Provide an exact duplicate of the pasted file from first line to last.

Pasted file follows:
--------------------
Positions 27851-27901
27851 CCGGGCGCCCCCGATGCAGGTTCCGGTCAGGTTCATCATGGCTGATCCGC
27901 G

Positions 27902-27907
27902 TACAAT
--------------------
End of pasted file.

Positions 27851-27901
27851 CCGGGCGCCCCCGATGCAGGTTCCGGTCAGGTTCATCATGGCTGATCCGC
27901 G

Positions 27902-27907
27902 TACAAT